A Tree Grows in Brooklyn (Betty Smith): Published in the 1940s, this classic was written in a more digestible language. It is still a whole rollercoaster of emotions, though, so be warned. 

 

Sci-Fi/Dystopia

Hitchhiker’s Guide to the Galaxy (Douglas Adams): Apparently, Adams came up with the idea for this book while drunk and stargazing, which pretty much sums it up. (This book reads like it was written by someone who was drunk and/or high—in the best way possible.) 

The Hunger Games (Suzanne Collins): Overrecommended, I know, but I recently reread it and fell in love with Collins’s writing all over again. I know not many people praise this book because of its writing style (to be fair, its characters and plot do overshadow the prose itself), but the way Collins shows Katniss’s personality and development through her writing voice comes across so naturally. (Spotify audiobook here)

Cinder (Marissa Meyer): Another classic YA Dystopia—it’s also the first installation of The Lunar Chronicles, which features one of my favorite casts. 

 

Romance

Grace Xu

Made You Up (Francesca Zappia): A unique romance surrounding a girl with schizophrenia and a boy she may or may not have hallucinated. My favorite part is that there’s also a well-written plot with a few surprising (and melancholic) twists.

Aristotle and Dante Discover the Secrets of the Universe (Benjamin Alire Sáenz): I suppose by putting this in the romance section I’ve mildly spoiled the book (that is, if the summary wasn’t obvious enough). I’m usually not a fan of angst at all (fair warning: there is a lot of angst in this novel), but Sáenz manages to really touch readers through his starkly captivating writing.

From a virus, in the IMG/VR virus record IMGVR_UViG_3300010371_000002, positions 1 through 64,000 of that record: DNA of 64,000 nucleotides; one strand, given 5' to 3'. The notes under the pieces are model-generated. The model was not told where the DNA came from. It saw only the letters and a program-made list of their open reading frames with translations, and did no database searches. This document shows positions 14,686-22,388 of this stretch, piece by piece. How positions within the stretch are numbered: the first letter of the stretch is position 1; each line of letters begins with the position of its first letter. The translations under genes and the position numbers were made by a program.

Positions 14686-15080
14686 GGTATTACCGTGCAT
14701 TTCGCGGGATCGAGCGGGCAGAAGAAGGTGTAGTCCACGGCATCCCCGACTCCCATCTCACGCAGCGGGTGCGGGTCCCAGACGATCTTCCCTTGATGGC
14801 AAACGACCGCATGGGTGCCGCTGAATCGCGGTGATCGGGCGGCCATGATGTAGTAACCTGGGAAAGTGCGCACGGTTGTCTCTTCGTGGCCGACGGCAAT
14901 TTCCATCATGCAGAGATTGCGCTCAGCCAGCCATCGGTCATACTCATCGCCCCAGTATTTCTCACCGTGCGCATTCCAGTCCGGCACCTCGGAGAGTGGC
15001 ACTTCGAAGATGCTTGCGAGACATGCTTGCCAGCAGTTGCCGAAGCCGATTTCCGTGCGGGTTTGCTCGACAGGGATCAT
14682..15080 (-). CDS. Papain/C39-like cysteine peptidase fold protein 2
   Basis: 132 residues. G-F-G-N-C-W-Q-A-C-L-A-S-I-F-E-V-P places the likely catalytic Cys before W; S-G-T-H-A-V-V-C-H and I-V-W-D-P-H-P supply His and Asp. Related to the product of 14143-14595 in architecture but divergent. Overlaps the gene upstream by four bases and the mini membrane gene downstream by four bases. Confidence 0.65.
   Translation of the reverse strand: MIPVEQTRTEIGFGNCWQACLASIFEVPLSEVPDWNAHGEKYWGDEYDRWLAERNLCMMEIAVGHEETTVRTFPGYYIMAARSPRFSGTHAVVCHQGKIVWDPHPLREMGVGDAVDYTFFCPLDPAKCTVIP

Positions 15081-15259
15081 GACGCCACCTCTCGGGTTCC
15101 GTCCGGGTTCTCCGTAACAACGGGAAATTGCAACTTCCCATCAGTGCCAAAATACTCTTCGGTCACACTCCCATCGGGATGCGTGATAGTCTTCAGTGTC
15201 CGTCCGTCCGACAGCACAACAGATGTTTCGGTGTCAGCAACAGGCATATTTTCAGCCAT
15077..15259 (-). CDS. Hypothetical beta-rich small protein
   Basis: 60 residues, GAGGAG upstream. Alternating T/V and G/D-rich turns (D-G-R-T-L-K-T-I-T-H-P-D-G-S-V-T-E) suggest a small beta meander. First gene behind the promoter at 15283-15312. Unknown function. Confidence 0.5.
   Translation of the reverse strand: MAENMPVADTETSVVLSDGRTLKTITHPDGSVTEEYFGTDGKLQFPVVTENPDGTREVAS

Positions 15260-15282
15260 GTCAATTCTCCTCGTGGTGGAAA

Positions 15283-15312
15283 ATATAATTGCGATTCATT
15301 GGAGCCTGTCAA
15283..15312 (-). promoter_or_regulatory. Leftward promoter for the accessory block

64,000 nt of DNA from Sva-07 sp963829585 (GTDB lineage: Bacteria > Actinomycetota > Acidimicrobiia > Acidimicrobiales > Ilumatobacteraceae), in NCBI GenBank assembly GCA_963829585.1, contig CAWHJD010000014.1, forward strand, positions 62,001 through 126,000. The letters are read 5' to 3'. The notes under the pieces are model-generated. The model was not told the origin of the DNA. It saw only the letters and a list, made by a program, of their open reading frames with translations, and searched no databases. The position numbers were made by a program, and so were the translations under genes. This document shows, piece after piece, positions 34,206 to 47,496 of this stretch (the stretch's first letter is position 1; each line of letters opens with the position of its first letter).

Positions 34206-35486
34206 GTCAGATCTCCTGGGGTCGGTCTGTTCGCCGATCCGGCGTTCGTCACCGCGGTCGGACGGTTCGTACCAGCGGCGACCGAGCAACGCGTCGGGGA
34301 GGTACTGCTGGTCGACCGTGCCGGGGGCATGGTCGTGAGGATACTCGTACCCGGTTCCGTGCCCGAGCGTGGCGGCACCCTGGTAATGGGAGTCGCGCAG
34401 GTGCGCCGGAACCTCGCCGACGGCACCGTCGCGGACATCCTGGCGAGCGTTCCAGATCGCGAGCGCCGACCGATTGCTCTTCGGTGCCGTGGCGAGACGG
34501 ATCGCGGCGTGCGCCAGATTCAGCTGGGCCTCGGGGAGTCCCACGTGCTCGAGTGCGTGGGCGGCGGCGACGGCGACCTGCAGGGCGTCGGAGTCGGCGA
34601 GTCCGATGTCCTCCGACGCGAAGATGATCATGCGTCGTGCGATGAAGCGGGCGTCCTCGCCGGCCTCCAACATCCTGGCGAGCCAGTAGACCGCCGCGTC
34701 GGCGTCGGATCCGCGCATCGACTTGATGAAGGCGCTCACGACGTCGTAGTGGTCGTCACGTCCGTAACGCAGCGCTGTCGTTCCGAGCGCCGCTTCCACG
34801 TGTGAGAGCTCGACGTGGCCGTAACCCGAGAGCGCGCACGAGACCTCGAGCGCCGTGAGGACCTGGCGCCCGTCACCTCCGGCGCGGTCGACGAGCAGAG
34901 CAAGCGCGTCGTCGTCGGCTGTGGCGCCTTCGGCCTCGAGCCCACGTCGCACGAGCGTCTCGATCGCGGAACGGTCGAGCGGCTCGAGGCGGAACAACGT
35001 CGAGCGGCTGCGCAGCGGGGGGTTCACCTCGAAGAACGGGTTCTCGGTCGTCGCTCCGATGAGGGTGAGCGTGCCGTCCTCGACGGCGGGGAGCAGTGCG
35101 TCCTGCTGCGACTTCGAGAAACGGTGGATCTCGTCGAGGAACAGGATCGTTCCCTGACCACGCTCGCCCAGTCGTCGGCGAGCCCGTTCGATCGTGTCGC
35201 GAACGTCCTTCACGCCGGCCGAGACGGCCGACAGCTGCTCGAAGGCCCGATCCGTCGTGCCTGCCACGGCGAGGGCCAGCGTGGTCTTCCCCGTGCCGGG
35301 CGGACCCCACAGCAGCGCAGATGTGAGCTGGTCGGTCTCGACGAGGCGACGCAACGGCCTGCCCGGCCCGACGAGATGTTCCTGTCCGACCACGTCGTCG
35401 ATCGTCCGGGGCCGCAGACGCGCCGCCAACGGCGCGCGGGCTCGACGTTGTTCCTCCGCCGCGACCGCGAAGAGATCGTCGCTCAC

An Enchantment of Ravens (Margaret Rogerson): If you’re looking for a cute, star-crossed lovers moment set against an artistic fairy backdrop, I have the book for you. Also, is it just me, or do novels about the “fair folk” automatically have prettier prose?

Heartless (Marissa Meyer): Ironic, I know, recommending a romance novel titled Heartless. I just wanted to recommend this book, since it’s the best “retelling” of a classic (in this case, Alice in Wonderland) I’ve read—although strictly speaking, this is more of a prequel than a retelling. Don’t get me wrong, there still is a well-written romance set in the beautifully quirky world. There’s also a shocking yet inevitable ending. (Hint: this novel is the backstory of the Queen of Hearts… ) 

 

Mystery

Grace Xu

Girl on the Train (Paula Hawkins): Definitely a grittier book on an entirely different level from YA novels, but I read this thriller in one sitting. Also, perhaps you might remember—this book was all the craze a few years back and plastered over every Barnes & Noble, which is probably indication enough of how good it is.

And Then There Were None (Agatha Christie): If anyone managed to solve the murders before reading the epilogue, please tell me so I can bow down to you. Seriously, And Then There Were None is the best crime novel I’ve read. Agatha Christie is the Queen of Mystery, of course, but this one in particular—genius.

 

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And then there were no more books left in this curation… haha. During these trying times, I hope one of the above novels will help you out if you ever just feel like escaping the outside world for a bit. Stay safe, cozy, and healthy!

 

On this blog, Shruthi Ravichandran and Grace Xu provide monthly curations of all types of arts and media, from TV shows to music to novels to even YouTubers. On top of mood-oriented playlists, there’s also the occasional rant-filled review. They hope readers will always leave with a new piece of media to muse over. Click here to read more from MUSE.